The Importance of Home Practice

by | Aug 5, 2019 | Speech

During the summertime, parents get a well-deserved break from running their kids from place to place. While your kids are in school, your life may follow a set routine making it easy to get each task completed by the end of the day. Between summer camps, sports, and vacations your child’s therapy might be forgotten. It is important to your child’s progress to continue implementing home programs and speech practice daily to ensure new skills are generalized and carried over to new environments. 

Parents play an essential role in their children’s progress and language development. Parents have more opportunities throughout the day to experience, interact, and communicate during a meaningful, everyday situation. It is these daily situations where most learning takes place. By providing tips and tricks, speech language pathologists help parents implement speech therapy throughout their child’s day. It is important for therapy to be extended beyond the clinic into the child’s familiar routines including but not limited to bath time, snack time, and/or bedtime. The more we practice our home programs the easier and more automatic these interactions become. By focusing on giving your child an open-ended question (i.e. what do you want?) rather than a yes/no question (i.e. do you want the ball?), practicing verbal routines (i.e. ready, set, go!), or any other strategy your therapist has recommended, these interactions become more instinctive which enhances daily interactions between child and parent, and ultimately enhances the child’s learning.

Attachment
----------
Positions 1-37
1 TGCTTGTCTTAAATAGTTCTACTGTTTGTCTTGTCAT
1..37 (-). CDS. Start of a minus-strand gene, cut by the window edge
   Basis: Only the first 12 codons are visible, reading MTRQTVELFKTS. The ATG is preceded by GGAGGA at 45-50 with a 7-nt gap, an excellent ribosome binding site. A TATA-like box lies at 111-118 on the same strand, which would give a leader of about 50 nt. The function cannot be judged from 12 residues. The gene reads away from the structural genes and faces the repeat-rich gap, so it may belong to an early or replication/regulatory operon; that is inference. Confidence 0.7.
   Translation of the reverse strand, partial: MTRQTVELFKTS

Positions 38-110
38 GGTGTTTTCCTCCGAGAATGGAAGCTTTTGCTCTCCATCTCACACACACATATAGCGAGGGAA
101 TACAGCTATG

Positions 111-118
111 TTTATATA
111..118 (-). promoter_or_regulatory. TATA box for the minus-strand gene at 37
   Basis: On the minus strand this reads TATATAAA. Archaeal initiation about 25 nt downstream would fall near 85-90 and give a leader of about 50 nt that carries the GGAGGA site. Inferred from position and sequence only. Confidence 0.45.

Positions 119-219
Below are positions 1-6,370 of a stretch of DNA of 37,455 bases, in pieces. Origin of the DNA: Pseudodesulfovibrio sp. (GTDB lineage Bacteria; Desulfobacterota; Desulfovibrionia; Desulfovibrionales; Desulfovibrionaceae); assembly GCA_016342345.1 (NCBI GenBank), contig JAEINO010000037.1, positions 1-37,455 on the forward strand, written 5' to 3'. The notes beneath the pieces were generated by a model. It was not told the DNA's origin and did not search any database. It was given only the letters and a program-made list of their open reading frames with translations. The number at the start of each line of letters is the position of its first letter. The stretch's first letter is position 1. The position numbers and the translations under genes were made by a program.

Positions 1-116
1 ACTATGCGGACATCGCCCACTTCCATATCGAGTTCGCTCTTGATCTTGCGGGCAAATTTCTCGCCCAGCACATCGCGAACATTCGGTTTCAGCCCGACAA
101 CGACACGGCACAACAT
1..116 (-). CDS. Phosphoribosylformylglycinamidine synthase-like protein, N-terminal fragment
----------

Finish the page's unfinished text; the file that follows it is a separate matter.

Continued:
Home programs are not only limited to late talkers and/or language delays. It is also essential for children working on their articulation skills or speech production skills to complete their home programs daily. Just like learning how to kick a ball, throw a ball, or playing an instrument requires numerous repetitions to develop muscle memory, our articulators (teeth, tongue, jaw, etc.) all require numerous repetitions to develop the muscle memory to produce a particular speech sound or sound pattern. When parents help their children practice their “new way” of producing sounds outside of the therapy room, these skills will generalize to new environments more rapidly than if their children only practiced once or a twice a week at a clinic. By combining both home practice and direct practice at the clinic learning potentials are maximized.

If you have any concerns regarding your child’s speech or language skills, please don’t hesitate to reach out to T.E.A.M 4 Kids for a free screening or evaluation with one of our wonderful Speech-Language Pathologists here in Surprise, Arizona or at our now open Peoria, Arizona clinic!

Dana Messer, MS, CCC-SLP